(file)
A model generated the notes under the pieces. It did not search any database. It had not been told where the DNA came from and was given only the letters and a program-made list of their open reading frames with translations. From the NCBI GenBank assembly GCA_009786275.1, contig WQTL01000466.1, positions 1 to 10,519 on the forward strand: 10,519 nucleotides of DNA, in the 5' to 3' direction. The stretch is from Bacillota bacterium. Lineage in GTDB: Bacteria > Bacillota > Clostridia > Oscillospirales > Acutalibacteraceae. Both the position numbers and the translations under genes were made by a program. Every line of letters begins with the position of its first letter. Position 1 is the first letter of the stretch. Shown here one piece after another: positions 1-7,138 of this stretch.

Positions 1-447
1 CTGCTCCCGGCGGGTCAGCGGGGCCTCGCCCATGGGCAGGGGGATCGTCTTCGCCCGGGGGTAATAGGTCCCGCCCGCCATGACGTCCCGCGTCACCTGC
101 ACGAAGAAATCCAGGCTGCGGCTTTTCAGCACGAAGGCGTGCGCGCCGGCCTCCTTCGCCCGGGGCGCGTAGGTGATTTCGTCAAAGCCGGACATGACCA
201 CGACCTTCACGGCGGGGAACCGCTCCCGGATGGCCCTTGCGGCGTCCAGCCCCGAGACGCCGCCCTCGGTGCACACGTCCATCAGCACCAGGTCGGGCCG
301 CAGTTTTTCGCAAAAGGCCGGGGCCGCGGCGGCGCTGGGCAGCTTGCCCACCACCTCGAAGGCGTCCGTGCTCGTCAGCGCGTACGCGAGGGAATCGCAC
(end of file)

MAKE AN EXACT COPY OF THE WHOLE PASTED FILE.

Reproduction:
A model generated the notes under the pieces. It did not search any database. It had not been told where the DNA came from and was given only the letters and a program-made list of their open reading frames with translations. From the NCBI GenBank assembly GCA_009786275.1, contig WQTL01000466.1, positions 1 to 10,519 on the forward strand: 10,519 nucleotides of DNA, in the 5' to 3' direction. The stretch is from Bacillota bacterium. Lineage in GTDB: Bacteria > Bacillota > Clostridia > Oscillospirales > Acutalibacteraceae. Both the position numbers and the translations under genes were made by a program. Every line of letters begins with the position of its first letter. Position 1 is the first letter of the stretch. Shown here one piece after another: positions 1-7,138 of this stretch.

Positions 1-447
1 CTGCTCCCGGCGGGTCAGCGGGGCCTCGCCCATGGGCAGGGGGATCGTCTTCGCCCGGGGGTAATAGGTCCCGCCCGCCATGACGTCCCGCGTCACCTGC
101 ACGAAGAAATCCAGGCTGCGGCTTTTCAGCACGAAGGCGTGCGCGCCGGCCTCCTTCGCCCGGGGCGCGTAGGTGATTTCGTCAAAGCCGGACATGACCA
201 CGACCTTCACGGCGGGGAACCGCTCCCGGATGGCCCTTGCGGCGTCCAGCCCCGAGACGCCGCCCTCGGTGCACACGTCCATCAGCACCAGGTCGGGCCG
301 CAGTTTTTCGCAAAAGGCCGGGGCCGCGGCGGCGCTGGGCAGCTTGCCCACCACCTCGAAGGCGTCCGTGCTCGTCAGCGCGTACGCGAGGGAATCGCAC